True, but in my experience, the person who is in charge of development doesn't really have that power to push back launch deadlines. They are told to meet a certain date regardless of how impossible it is with the given resources and if they don't like it or protest, they get shown the door. Like you say, launching Apples maps as a companion or beta app or kept Google Maps as a fallback app would have been a sensible approach, but it seems someone arrogantly made the decision that the whole mapping thing was no big deal to implement. Yeah, if that was this guys decision, he screwed that one up.
posted on Nov 27, 2012, 2:34 PM 7
Posts: 922; Member since: Oct 18, 2011
Who said he didn't tell management that the product is NOT ready? I'm willing to bet that he reported exactly that.. problems and the higher ups at Apple pushed it out anyway, in their effort to ditch google maps prematurely. I bet he is nothing more than someone who did his best and is a scapegoat. I bet NOBODY listened to him... and released maps anyway.
posted on Nov 27, 2012, 3:25 PM 9
So you're saying that Apple...Tim Cook knew that Apple Maps was as bad as everyone knows it is, but said f**k it, we are putting it out anyway? Even AntennaGate was a surprise to Apple. No one wants to make such a fool of themselves just to hit a deadline. I can't imagine for a moment that someone beyond Forstall said this was okay. Like I said...iTunes right now is delayed because Apple wants to take more time with it. They've delayed iTunes in the past as well.
posted on Nov 27, 2012, 6:17 PM 0
Posts: 2315; Member since: Jul 30, 2011
There's no way this story is true because Apple Maps would have been incapable of finding said door.
posted on Nov 27, 2012, 2:52 PM 18
Posts: 4146; Member since: Nov 02, 2012
Instead of moving forward an fixing it right, hang nearest soul that has anything to do with it. The apple way that keeps me away forever.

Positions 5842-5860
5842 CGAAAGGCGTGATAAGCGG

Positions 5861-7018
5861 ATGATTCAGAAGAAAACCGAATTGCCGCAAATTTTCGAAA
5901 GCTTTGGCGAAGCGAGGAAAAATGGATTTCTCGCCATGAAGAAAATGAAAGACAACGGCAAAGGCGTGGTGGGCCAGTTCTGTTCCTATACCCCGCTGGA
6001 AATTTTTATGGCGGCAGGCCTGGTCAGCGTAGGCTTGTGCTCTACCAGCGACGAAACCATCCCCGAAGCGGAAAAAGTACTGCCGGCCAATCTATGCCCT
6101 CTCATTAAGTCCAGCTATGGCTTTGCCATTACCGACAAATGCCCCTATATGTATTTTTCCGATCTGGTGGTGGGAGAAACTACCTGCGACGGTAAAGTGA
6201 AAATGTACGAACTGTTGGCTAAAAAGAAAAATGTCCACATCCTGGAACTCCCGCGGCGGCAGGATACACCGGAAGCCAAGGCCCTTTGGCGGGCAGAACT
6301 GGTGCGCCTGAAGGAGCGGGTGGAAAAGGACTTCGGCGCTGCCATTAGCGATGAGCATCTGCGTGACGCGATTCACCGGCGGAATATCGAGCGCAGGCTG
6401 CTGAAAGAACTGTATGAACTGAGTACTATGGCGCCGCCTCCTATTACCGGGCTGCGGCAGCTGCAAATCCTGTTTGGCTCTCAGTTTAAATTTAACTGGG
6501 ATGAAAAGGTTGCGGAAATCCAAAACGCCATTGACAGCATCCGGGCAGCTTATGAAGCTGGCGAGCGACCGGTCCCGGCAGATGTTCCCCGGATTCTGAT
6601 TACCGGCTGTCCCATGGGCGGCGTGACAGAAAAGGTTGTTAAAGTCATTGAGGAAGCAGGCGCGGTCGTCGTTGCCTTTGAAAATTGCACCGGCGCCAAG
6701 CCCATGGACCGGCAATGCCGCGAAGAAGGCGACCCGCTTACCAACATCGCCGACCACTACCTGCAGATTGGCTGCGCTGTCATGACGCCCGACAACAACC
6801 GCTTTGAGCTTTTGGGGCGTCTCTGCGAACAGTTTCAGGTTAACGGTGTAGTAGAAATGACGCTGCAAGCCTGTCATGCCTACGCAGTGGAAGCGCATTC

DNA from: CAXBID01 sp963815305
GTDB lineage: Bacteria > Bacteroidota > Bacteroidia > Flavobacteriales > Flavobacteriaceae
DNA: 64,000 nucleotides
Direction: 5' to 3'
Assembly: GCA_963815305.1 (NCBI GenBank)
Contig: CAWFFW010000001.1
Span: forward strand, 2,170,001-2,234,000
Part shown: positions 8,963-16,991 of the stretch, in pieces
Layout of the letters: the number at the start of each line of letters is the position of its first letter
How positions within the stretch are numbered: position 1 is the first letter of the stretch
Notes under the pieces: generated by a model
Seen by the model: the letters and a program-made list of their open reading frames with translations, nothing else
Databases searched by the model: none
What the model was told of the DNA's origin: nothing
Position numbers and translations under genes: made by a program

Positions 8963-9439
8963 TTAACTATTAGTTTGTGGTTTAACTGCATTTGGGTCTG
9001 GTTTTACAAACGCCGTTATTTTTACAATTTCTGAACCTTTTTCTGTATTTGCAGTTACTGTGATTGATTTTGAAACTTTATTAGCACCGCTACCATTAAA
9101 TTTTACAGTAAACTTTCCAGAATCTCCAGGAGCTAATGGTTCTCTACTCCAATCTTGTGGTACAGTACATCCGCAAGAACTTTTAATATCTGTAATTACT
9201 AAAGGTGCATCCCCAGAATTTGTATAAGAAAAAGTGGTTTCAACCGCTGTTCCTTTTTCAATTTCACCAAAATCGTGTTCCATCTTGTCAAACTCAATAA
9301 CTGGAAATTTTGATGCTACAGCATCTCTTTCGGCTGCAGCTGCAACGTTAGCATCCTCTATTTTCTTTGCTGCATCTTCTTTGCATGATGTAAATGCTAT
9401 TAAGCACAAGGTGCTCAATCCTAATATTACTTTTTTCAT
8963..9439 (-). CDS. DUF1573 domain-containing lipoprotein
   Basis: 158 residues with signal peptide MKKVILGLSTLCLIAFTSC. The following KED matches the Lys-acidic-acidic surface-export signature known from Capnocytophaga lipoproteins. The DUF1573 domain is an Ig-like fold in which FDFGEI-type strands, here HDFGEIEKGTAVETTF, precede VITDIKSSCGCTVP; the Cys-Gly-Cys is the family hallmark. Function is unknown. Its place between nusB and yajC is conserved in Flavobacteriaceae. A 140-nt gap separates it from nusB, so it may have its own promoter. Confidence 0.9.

posted on Nov 27, 2012, 4:37 PM 5
Posts: 5993; Member since: Dec 22, 2010
"Instead of moving forward an fixing it right, hang nearest soul that has anything to do with it." Williamson was the manager in charge of the development of iMaps.... The general rule is that the manager is the guy who gets to fall on their sword if the project is a failure. If there is complicity in the failure further up the food chain, those folks generally get to fall on their swords as well. Would you reward someone for a failed performance (keeping one's job in the midst of a complete failure is generally construed as a reward)?
posted on Nov 27, 2012, 10:54 PM 0
Posts: 1515; Member since: Jun 03, 2010
---" has been sacked due to the half-baked product he and the team churned out at launch."--- This is corporate BS at its best. Apple launched this program under its branded name; Not under Richard Williamson. Company trying to save face by ejecting key members that didn't seem to have a problem under Steve Jobs. Steve had more control over what did or didn't leave the walls of Apple. Tim doesn't have the finesse or tightly wound intimacy of the company that Steve had to lead the ship into smooth waters. I feel Apple's history will repeat itself without Steve running the company. Steve was Apple and Apple followed Steve. History proves no other could handle Apple. John B.
posted on Nov 27, 2012, 5:53 PM 0
Send a warning to post author
Send a warning to Selected user.
The user has 0 warnings currently.
Next warning will result in ban!
Ban user and delete all posts
Message to PhoneArena moderator (optional):